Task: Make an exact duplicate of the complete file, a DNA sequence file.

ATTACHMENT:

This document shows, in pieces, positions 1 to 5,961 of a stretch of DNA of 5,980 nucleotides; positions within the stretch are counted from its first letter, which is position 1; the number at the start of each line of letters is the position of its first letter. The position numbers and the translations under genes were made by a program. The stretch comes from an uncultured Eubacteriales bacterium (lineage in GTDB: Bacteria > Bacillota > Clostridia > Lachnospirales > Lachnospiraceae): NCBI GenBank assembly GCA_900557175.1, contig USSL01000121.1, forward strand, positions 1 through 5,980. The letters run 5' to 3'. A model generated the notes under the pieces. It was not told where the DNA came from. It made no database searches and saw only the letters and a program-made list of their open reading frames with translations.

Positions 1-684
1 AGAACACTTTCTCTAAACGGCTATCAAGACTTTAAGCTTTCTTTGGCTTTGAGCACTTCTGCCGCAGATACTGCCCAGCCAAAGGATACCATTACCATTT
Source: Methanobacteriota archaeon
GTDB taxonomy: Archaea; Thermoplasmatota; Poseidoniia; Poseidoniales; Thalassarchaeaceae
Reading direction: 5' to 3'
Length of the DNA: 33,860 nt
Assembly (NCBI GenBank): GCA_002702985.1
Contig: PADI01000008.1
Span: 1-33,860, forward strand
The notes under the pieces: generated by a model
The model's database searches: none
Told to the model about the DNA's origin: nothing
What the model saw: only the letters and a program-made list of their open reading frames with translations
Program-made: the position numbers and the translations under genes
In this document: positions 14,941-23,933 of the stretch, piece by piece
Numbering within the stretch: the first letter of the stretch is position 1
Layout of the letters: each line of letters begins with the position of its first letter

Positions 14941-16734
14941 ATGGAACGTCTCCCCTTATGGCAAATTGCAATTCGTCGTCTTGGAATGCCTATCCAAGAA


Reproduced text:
This document shows, in pieces, positions 1 to 5,961 of a stretch of DNA of 5,980 nucleotides; positions within the stretch are counted from its first letter, which is position 1; the number at the start of each line of letters is the position of its first letter. The position numbers and the translations under genes were made by a program. The stretch comes from an uncultured Eubacteriales bacterium (lineage in GTDB: Bacteria > Bacillota > Clostridia > Lachnospirales > Lachnospiraceae): NCBI GenBank assembly GCA_900557175.1, contig USSL01000121.1, forward strand, positions 1 through 5,980. The letters run 5' to 3'. A model generated the notes under the pieces. It was not told where the DNA came from. It made no database searches and saw only the letters and a program-made list of their open reading frames with translations.

Positions 1-684
1 AGAACACTTTCTCTAAACGGCTATCAAGACTTTAAGCTTTCTTTGGCTTTGAGCACTTCTGCCGCAGATACTGCCCAGCCAAAGGATACCATTACCATTT
Source: Methanobacteriota archaeon
GTDB taxonomy: Archaea; Thermoplasmatota; Poseidoniia; Poseidoniales; Thalassarchaeaceae
Reading direction: 5' to 3'
Length of the DNA: 33,860 nt
Assembly (NCBI GenBank): GCA_002702985.1
Contig: PADI01000008.1
Span: 1-33,860, forward strand
The notes under the pieces: generated by a model
The model's database searches: none
Told to the model about the DNA's origin: nothing
What the model saw: only the letters and a program-made list of their open reading frames with translations
Program-made: the position numbers and the translations under genes
In this document: positions 14,941-23,933 of the stretch, piece by piece
Numbering within the stretch: the first letter of the stretch is position 1
Layout of the letters: each line of letters begins with the position of its first letter

Positions 14941-16734
14941 ATGGAACGTCTCCCCTTATGGCAAATTGCAATTCGTCGTCTTGGAATGCCTATCCAAGAA